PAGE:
At about 7am this morning I noticed an interesting Facebook status update from Kerim Friedman, an anthopologist I’d met in Taiwan a few years ago. The status update came from a tweet from @Kerim:
If you use Twitter as your news reader, you really should try the “Smartr” iPhone app: http://smartr.mobi/ Nicely done!
This sounded interesting so I installed the app on my iPod Touch – and was impressed. As described in a pithy summary in a post on Mashable a few days ago “Smartr is a news reader for Twitter on the iPhone“. The post went on to add:
Instead of seeing tweets, the Smartr user views a Twitter feed filled with news snippets. “It’s a lens on top of your Twitter Feed,” says Factyle founder Temo Chalasani.
Users can click on updates in the filtered Twitter stream to read a Smartr reformatted, ad-free version of the article, share it with Facebook, Tumblr or Posterous, and choose to save it in-app or via Instapaper or Read it Later.
I tried it and was impressed. Later at work I created a Twitter list of official Twitter channels from a number of JISC services of particular interest to me. This provides a stream of official summaries of work from the various services, including links to further information, as illustrated. As can be seen this provides a summary of various reports, blog posts, news items, etc. In effect this provides the metadata for the resources and a link to the resources. But what of the resources themselves? The links need to be followed and, if like me, you use a device such as an iPod Touch you may download your tweets (and email messages and blog posts) before you head off to work to read on the bus, but aren’t able to follow any links whilst offline.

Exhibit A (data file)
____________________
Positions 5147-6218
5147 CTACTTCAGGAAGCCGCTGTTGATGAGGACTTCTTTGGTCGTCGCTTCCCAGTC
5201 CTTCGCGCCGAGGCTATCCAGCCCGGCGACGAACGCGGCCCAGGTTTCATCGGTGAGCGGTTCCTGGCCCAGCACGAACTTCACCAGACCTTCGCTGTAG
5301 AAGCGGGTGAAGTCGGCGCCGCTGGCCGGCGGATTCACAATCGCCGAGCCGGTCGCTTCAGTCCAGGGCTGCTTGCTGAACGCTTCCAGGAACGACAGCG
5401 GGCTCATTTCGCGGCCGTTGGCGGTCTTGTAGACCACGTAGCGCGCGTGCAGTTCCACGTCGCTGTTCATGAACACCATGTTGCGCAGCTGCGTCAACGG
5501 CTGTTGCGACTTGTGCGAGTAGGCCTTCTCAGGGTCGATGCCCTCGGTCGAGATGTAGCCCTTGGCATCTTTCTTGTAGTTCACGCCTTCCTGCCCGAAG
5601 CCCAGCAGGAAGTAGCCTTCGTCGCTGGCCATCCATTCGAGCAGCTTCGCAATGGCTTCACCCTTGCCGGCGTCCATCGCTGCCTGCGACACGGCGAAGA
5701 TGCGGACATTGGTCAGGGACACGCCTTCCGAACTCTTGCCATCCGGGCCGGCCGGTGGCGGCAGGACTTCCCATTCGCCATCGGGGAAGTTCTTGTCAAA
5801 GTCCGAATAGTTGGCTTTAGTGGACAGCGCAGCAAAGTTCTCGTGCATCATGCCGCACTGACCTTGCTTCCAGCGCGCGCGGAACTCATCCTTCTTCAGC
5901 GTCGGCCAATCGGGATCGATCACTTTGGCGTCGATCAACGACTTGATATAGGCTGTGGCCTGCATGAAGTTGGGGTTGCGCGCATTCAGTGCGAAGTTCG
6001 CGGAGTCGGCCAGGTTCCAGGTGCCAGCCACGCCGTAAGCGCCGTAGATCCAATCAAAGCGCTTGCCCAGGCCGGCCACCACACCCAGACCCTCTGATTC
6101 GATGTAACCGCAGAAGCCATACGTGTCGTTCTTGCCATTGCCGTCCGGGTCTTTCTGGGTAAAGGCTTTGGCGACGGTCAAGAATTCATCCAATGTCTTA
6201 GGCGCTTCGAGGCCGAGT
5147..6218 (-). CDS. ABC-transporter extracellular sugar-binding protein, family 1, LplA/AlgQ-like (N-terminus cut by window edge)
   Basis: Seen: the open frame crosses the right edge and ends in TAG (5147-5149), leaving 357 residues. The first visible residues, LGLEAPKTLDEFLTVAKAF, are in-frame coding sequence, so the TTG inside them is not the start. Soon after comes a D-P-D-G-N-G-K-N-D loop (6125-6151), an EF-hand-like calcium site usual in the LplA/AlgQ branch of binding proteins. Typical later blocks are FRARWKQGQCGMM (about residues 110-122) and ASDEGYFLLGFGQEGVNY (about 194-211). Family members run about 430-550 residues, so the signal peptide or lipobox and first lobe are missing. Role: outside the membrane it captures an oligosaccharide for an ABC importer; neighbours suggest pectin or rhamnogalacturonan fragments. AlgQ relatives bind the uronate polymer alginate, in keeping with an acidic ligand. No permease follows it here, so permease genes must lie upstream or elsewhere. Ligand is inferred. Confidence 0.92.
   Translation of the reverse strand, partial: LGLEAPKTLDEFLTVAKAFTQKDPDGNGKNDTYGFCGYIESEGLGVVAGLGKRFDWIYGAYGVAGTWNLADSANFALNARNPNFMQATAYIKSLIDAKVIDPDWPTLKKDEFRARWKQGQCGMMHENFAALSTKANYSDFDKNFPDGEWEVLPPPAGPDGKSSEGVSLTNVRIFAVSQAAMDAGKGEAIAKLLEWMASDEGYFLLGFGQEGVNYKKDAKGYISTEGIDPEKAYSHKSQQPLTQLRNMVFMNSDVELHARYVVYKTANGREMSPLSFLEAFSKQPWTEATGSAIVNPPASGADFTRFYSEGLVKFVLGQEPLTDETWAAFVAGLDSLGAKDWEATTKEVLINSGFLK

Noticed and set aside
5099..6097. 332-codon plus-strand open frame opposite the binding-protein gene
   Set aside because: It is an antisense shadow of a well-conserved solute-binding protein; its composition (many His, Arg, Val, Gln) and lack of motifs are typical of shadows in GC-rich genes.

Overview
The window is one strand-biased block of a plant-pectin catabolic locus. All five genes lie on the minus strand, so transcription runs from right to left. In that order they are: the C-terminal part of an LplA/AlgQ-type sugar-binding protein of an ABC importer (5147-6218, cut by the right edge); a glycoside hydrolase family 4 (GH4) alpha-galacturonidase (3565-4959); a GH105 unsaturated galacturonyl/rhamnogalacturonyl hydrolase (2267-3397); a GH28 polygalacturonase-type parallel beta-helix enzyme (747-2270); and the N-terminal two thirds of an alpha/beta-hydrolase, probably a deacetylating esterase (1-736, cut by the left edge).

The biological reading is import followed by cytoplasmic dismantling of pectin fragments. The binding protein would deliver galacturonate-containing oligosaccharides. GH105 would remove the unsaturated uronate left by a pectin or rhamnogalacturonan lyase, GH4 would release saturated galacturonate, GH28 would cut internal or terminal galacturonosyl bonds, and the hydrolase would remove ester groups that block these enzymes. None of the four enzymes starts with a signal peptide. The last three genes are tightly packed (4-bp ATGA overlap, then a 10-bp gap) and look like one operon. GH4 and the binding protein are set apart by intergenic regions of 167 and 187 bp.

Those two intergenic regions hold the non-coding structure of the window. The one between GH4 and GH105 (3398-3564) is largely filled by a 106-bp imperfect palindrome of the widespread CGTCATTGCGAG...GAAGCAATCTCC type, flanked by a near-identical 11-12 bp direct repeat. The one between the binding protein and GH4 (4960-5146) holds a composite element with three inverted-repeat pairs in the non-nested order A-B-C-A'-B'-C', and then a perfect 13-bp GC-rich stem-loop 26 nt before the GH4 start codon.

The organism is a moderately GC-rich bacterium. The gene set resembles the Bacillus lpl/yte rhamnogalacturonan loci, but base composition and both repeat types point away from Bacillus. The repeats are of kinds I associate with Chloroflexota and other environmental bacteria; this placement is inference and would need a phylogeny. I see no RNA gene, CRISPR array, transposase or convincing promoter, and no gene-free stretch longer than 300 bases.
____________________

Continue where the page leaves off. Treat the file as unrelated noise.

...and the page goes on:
Smartr, however, follows the links to resources in your main Twitter feed or feeds in any Twitter lists you have created – i.e. it provides access to the data rather than the metadata. As illustrated the app provides a summary of the first few lines of the resource, which can then be viewed in full and also saved for reading later.
I’m impressed. In particular I think it will be useful for use with official Twitter feeds for which there is likely to be some consistency in the links which are shared, unlike the Twitter feeds from one’s followers which is likely to be a mixture of work and social links being shared (and if you follow people from around the globe they may be sharing their social interests during our working day).
This use of official Twitter accounts for resource sharing and ease of access on mobile devices is very interesting – and goes against the suggestions from Ferdinand von Prondzynski, former President of Dublin City University and forthcoming Principal and Vice-Chancellor of Robert Gordon University who, in a post on Institutional Tweets criticised typical institutional use of Twitter since “all tweets are …. announcements, either of some research project or other or of something the university wants to sell“; Twitter, he seems to feel, is a social medium and such only be used for conversations and not broadcasting. I disagree – Twitter, like all IT applications, is a tool and if it can be used successfully in novel ways I would applaud such innovation.
But, like Robert Murdoch’s The Daily newspaper for the iPad, is such innovative use proprietary? Not necessarily as it’s based on open data (tweets and links) and applications to read such information can be developed on any platform and there are other applications, such as paper.li, which provide similar functionality. For me Smartr seems to provide strengths in being designed for a mobile device and I can see myself using it until competition catches up and provides similar functionality for my Android phone. But to not make use of it because it is not cross-platform would deprive me of a potentially useful service.
NOTE: On 5 March 2012 I received the following email:
Unfortunately, the Smartr team is moving on to new things and is unable to support its continued development. With a heavy heart, we will be pulling the plug on the service on the 15th of March @ 1pm EST.“
Although Smartr no longer exists, I think it did provide an indication of a new generation of personalised newspaper, which could provide content based on Twitter feeds.
Note added on 22 August 2012.